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Electronic resources

Record details

  • ISBN: 0143172700 (electronic bk. : Adobe Digital Editions)
  • ISBN: 9780143172703 (electronic bk. : Adobe Digital Editions)
  • Physical Description: xviii, 222 p. : map ; 21 cm.
    remote
    electronic resource
  • Publisher: Toronto : Penguin Canada, 2008.

Content descriptions

Bibliography, etc. Note:
Includes bibliographical references (p. 221-222).
Reproduction Note:
Electronic reproduction. TORONTO : PENGUIN GROUP ... Read More
System Details Note:
Requires OverDrive Media Console
Subject: Big Bear -- Cree chief
Cree Indians -- Prairie Provinces -- History
Cree Indians -- Kings and rulers -- Biography
Cree Indians -- Prairie Provinces -- Biography
Indians of North America -- Prairie Provinces -- Biography
Indians of North America -- Prairie Provinces -- History
Gros Ours -- 1825?-1888
Cris (Indiens) -- Provinces des Prairies -- Histoire
Cris (Indiens) -- Chefs -- Biographies
Cris (Indiens) -- Provinces des Prairies -- Biographies
Indiens d'Am�erique -- Provinces des Prairies -- Biographies
Indiens d'Am�erique -- Provinces des Prairies -- Histoire
Genre/Form: EBOOK.
Electronic books.

  • Penguin Group Canada
    Big Bear (1825–1888) was a Plains Cree chief in Saskatchewan at a time when aboriginals were confronted with the disappearance of the buffalo and waves of European settlers that seemed destined to destroy the Indian way of life. In 1876 he refused to sign Treaty No. 6, until 1882, when his people were starving. Big Bear advocated negotiation over violence, but when the federal government refused to negotiate with aboriginal leaders, some of his followers killed 9 people at Frog Lake in 1885. Big Bear himself was arrested and imprisoned. Rudy Wiebe, author of a Governor General’s Award–winning novel about Big Bear, revisits the life of the eloquent statesman, one of Canada’s most important aboriginal leaders.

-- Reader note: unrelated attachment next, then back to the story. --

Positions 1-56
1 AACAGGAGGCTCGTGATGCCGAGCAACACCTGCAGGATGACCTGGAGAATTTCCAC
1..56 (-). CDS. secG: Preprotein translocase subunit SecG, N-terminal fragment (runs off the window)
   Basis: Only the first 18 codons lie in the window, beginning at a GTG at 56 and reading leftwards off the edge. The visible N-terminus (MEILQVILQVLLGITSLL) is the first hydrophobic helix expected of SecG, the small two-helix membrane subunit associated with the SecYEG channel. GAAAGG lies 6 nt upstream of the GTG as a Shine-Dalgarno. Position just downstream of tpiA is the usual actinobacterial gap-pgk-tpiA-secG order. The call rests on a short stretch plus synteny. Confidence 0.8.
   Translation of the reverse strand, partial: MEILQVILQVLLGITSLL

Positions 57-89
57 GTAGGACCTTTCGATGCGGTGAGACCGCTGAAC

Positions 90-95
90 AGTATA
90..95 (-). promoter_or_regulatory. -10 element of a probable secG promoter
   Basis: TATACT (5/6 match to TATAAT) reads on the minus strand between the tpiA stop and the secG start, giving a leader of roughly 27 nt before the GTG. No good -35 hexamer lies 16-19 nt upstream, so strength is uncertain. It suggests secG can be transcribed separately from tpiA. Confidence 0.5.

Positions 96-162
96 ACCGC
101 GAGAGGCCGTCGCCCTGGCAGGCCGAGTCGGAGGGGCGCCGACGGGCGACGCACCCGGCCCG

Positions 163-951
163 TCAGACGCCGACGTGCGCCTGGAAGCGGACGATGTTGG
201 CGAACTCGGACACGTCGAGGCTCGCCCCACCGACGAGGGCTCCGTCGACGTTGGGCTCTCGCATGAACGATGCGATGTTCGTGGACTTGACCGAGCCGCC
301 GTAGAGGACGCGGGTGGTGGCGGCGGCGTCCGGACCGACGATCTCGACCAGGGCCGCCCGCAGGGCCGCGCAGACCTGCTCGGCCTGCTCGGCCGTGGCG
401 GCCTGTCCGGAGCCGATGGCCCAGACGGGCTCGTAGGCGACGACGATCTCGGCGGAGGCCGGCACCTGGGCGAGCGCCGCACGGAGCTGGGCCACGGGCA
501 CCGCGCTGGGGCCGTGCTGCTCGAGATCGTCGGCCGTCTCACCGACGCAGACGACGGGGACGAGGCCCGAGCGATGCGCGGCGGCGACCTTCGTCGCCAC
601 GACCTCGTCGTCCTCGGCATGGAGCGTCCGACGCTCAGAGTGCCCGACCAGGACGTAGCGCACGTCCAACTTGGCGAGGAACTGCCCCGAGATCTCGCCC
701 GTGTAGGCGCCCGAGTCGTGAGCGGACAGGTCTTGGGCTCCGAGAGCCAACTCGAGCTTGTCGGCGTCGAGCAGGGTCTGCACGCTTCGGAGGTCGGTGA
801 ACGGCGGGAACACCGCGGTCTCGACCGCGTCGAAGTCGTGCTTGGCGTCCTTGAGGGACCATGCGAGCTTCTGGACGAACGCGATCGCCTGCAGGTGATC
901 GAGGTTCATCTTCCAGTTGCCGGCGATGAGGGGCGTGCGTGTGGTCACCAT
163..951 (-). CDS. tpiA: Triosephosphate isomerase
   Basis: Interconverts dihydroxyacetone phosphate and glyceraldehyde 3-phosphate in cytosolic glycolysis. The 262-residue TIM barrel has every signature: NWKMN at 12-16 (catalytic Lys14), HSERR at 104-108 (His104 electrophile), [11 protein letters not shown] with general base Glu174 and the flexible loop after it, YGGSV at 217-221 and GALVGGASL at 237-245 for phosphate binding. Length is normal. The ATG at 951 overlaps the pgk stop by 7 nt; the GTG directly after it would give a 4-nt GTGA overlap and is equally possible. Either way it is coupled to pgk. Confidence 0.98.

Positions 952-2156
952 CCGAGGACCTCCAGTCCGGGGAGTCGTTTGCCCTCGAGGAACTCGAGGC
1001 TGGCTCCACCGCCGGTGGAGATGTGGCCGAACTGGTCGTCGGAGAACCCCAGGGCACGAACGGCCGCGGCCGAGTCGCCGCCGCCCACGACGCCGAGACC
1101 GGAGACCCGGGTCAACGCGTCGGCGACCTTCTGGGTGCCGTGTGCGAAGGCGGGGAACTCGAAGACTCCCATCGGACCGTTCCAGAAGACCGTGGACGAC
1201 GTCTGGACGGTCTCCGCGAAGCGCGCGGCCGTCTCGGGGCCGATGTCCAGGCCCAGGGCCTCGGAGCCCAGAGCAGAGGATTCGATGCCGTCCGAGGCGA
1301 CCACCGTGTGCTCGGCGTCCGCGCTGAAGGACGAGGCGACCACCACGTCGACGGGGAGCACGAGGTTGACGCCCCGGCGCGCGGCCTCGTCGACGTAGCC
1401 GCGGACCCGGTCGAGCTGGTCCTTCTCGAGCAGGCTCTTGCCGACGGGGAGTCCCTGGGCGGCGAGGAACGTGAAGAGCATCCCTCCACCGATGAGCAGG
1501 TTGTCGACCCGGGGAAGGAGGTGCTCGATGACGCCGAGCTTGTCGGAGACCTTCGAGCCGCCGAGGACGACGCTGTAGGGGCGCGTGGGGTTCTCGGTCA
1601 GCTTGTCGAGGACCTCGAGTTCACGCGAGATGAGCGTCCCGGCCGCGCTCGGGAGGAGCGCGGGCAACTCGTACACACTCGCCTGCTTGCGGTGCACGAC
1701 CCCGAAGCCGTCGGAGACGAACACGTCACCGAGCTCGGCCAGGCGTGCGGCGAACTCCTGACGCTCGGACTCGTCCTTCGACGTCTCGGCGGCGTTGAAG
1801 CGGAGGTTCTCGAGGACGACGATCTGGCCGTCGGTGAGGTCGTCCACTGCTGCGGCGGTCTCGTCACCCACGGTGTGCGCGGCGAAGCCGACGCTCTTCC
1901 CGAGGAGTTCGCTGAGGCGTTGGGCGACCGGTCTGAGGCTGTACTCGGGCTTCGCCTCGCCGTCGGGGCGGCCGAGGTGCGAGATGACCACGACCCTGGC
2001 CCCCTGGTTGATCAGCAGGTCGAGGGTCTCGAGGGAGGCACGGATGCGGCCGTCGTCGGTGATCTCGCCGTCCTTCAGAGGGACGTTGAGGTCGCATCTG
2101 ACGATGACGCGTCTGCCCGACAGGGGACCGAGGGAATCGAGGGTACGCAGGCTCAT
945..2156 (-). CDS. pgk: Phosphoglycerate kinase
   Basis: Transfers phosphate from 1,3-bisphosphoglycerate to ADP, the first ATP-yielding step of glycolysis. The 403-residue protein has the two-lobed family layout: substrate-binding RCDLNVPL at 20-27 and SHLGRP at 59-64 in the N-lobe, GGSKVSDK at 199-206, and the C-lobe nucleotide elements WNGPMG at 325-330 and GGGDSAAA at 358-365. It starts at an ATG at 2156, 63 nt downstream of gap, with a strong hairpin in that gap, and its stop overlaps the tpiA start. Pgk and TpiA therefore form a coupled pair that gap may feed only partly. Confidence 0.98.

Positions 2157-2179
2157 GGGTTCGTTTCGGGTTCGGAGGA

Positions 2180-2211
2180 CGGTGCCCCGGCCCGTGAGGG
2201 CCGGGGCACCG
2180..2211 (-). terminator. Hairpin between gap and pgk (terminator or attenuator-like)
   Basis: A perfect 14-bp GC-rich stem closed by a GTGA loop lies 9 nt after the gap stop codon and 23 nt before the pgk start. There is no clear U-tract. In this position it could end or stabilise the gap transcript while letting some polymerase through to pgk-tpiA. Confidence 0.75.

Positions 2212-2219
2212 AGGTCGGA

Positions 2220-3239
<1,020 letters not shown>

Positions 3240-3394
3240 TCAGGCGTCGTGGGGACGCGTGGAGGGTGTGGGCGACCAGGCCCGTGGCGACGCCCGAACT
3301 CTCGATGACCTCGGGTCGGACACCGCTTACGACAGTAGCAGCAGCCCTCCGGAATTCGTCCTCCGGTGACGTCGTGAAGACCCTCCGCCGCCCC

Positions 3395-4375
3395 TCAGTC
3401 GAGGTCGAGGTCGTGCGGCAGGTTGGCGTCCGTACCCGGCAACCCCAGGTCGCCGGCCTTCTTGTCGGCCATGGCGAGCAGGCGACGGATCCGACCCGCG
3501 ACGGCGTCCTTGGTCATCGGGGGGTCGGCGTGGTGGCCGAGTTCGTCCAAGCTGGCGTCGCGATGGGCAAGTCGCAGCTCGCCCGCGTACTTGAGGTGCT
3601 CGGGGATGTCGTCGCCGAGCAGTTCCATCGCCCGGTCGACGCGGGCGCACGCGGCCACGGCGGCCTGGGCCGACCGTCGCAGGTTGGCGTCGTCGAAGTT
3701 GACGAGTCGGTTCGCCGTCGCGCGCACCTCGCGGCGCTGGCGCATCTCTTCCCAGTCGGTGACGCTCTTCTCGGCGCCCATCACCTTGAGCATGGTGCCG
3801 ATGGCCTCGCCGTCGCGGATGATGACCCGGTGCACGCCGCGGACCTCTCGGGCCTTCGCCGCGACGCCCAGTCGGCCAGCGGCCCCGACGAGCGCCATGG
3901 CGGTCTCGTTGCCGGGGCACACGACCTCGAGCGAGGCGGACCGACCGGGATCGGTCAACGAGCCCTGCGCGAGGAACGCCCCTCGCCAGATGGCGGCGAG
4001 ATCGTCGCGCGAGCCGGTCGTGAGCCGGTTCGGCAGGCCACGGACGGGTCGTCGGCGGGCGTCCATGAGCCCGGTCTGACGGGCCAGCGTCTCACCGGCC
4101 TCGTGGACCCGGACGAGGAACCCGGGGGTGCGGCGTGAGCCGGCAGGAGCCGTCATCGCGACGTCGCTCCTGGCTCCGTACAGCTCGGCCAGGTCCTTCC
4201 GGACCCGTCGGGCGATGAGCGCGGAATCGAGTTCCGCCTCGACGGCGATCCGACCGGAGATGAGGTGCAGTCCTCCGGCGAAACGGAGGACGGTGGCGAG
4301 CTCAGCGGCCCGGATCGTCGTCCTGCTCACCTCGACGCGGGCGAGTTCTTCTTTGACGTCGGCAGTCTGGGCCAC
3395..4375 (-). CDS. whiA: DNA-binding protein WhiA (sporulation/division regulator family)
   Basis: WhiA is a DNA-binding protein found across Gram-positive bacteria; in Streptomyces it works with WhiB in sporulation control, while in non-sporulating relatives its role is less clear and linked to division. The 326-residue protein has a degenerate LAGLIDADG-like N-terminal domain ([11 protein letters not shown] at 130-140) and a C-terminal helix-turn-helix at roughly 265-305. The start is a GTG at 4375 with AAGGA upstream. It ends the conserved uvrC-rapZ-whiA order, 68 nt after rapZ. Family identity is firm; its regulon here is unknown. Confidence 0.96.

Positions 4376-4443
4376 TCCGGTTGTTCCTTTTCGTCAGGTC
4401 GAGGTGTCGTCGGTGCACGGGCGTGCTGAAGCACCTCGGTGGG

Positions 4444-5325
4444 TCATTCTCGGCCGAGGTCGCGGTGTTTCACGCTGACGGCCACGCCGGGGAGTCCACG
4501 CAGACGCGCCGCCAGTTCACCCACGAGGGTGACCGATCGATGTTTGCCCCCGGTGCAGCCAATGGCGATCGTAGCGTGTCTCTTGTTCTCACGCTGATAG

• Penguin Group Canada
    Big Bear (1825–1888) was a Plains Cree chief in Saskatchewan at a time when aboriginals were confronted with the disappearance of the buffalo and waves of European settlers that seemed destined to destroy the Indian way of life. In 1876 he refused to sign Treaty No. 6, until 1882, when his people were starving. Big Bear advocated negotiation over violence, but when the federal government refused to negotiate with aboriginal leaders, some of his followers killed 9 people at Frog Lake in 1885. Big Bear himself was arrested and imprisoned. Rudy Wiebe, author of a Governor General’s Award–winning novel about Big Bear, revisits the life of the eloquent statesman, one of Canada’s most important aboriginal leaders.
  • Penguin Putnam
    Big Bear (1825&;1888) was a Plains Cree chief in Saskatchewan at a time when aboriginals were confronted with the disappearance of the buffalo and waves of European settlers that seemed destined to destroy the Indian way of life. In 1876 he refused to sign Treaty No. 6, until 1882, when his people were starving. Big Bear advocated negotiation over violence, but when the federal government refused to negotiate with aboriginal leaders, some of his followers killed 9 people at Frog Lake in 1885. Big Bear himself was arrested and imprisoned. Rudy Wiebe, author of a Governor General&;s Award&;winning novel about Big Bear, revisits the life of the eloquent statesman, one of Canada&;s most important aboriginal leaders.
Search Results Showing Item 10 of 12

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